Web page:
(ATTN: ADDS Xi's quotes in paras 4-5)
By Chang Jae-soon
WASHINGTON, April 7 (Yonhap) -- U.S. President Donald Trump said Friday after summit talks with Chinese President Xi Jinping that "tremendous progress" was made in U.S. relations with China and that "lots of very potentially bad problems will be going away."
"I think we have made tremendous progress in our relationship with China. My representatives have been meeting one-on-one with their counterparts from China and I think truly progress has been made. We'll be making a lot of additional progress," Trump said after talks with Xi at his Mar-a-Lago resort in Florida.
"The relationship developed by President Xi and myself I think is outstanding. We look forward to being together many times in the future and I believe lots of very potentially bad problems will be going away," he said without elaborating.
In response, Xi said the two sides "arrived at many common understandings," including the need to deepen friendship.
"I believe that with the passage of time we will make efforts to bear our great historical responsibility for promoting the development of Sino-US relations, to create prosperity for both countries and their people and to uphold global peace and stability," Xi said.
The talks have been overshadowed by surprise U.S. military strikes against Syria the previous night.
Thursday's missile attack, which came in response to Syria's use of deadly chemical weapons earlier this week, was also seen as a powerful message to North Korea, Iran and other rogue states that Trump can take military action against them at any time.
After the strikes, Trump addressed the nation and said that it is in the "vital national interest" of the U.S. to prevent and deter the spread and use of deadly chemical weapons. The same could be said of the nuclear weapons and ballistic missiles Pyongyang has long pursued.
Trump hoped to use the talks with Xi to persuade and pressure China to use more of its leverage as the main provider of food and energy for the impoverished North to bring the provocative regime under control, and to reduce the massive trade deficit with China.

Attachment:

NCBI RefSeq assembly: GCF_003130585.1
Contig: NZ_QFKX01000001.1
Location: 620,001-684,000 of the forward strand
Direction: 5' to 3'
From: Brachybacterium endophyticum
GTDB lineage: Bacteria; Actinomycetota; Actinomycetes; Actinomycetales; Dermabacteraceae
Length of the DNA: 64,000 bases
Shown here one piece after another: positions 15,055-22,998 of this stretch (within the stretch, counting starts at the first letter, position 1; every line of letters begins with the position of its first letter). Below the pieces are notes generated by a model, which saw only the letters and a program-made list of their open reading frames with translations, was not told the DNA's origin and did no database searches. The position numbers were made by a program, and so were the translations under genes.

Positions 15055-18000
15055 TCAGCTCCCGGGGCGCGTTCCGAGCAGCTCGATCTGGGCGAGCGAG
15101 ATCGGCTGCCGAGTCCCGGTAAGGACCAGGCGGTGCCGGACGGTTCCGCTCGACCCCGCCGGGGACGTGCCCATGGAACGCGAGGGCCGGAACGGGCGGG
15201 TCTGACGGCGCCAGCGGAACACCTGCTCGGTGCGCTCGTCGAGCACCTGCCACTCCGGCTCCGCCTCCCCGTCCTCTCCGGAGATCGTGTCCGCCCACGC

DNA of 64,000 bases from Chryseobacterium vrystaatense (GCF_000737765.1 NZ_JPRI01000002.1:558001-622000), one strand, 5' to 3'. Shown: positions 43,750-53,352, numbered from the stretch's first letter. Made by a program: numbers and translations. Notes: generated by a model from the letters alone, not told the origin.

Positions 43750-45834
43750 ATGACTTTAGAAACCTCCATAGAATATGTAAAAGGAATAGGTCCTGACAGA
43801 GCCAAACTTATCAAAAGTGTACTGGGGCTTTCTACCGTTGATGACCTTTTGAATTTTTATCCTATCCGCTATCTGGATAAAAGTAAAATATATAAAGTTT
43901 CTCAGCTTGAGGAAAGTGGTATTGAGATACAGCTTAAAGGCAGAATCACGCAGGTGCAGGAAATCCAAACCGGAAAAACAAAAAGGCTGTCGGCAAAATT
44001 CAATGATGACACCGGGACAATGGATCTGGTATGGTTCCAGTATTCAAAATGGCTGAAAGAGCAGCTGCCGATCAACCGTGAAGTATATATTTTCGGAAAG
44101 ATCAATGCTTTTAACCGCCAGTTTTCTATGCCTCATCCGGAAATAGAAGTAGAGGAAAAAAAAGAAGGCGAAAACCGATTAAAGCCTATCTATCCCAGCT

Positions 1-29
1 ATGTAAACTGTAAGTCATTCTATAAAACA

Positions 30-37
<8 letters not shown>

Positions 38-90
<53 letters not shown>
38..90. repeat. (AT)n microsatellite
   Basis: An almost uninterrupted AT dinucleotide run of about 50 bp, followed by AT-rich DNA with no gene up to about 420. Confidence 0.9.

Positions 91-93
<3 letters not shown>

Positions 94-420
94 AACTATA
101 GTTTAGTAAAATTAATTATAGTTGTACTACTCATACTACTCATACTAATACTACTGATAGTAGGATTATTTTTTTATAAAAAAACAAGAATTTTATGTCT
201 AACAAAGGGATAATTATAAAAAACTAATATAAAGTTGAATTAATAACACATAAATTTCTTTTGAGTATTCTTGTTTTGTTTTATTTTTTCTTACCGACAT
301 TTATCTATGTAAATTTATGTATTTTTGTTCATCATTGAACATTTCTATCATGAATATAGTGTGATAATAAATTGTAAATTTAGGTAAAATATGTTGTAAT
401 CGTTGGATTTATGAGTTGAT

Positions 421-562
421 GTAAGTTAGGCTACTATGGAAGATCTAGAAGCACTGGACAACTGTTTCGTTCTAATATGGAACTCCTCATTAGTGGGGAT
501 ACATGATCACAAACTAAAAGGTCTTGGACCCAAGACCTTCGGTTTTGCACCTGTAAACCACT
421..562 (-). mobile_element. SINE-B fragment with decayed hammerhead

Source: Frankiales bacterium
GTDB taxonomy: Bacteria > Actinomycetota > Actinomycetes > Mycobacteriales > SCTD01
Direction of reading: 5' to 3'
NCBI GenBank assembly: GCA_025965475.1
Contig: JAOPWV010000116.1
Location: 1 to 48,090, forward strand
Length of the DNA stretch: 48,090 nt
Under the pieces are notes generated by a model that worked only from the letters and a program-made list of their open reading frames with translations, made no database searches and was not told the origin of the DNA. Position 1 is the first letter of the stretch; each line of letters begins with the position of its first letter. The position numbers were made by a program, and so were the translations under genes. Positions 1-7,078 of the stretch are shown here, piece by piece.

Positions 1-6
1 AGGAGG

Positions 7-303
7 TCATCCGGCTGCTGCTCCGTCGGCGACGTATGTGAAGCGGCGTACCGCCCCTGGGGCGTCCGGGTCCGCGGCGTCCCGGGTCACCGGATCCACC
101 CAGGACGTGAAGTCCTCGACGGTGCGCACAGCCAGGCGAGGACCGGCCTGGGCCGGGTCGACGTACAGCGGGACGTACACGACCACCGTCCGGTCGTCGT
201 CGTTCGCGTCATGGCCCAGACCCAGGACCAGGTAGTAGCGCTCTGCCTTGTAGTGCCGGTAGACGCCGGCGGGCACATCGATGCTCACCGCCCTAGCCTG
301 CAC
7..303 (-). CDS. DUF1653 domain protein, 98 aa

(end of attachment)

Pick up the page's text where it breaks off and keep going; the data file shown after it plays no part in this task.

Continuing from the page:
The strikes against Syria, which came in the middle of the state dinner Trump hosted for Xi at his Mar-a-Lago estate, could also send a message to China that the U.S. may take unilateral action unless Beijing helps rein in Pyongyang.
The summit came as North Korea has been ratcheting up tensions with a series of banned ballistic missile launches, including the latest one earlier this week, in pursuit of the development of a nuclear-tipped intercontinental ballistic missile capable of striking the U.S.
Trump has long said North Korea is China's problem to fix, criticizing Beijing for refusing to use its influence over Pyongyang. He had even questioned why the U.S. should stick to the "One China" policy of recognizing only Beijing, not Taiwan, when China is not helping with the North Korea problem, though he later promised to respect the policy.
China, considered the only country with any meaningful influence over the North, has been reluctant to use its leverage for fears that pushing the regime too hard could result in instability in the North and even its collapse, which could lead to the emergence of a pro-U.S. nation on its border.
Trump said in an interview with the Financial Times published Sunday that China should help with the problem by using the "great influence" it has over Pyongyang, warning that if it doesn't, the U.S. will solve the problem on its own, and that "won't be good for anyone."
Earlier this week, a senior White House official said during a briefing to preview the summit that how to deal with North Korea is a "test of the relationship" between the U.S. and China.
The Trump administration has shown increasing impatience with the North, with Secretary of State Rex Tillerson openly mentioning the possibility of using military options during a trip to South Korea last month. After Tuesday's missile launch by the North, Tillerson issued an unusually blunt statement saying the U.S. "has spoken enough about North Korea."
The summit will also be watched closely as to whether the U.S. stands up to China for bullying South Korea for hosting the U.S. THAAD missile defense system designed to defend better against ever-growing missile threats from North Korea.
Just days before the meetings, a bipartisan group of 26 U.S. senators sent a joint letter urging Trump to use the summit with Xi to bring an end to Beijing's retaliatory measures in an attempt to pressure Seoul to scrap the decision to have a THAAD battery.
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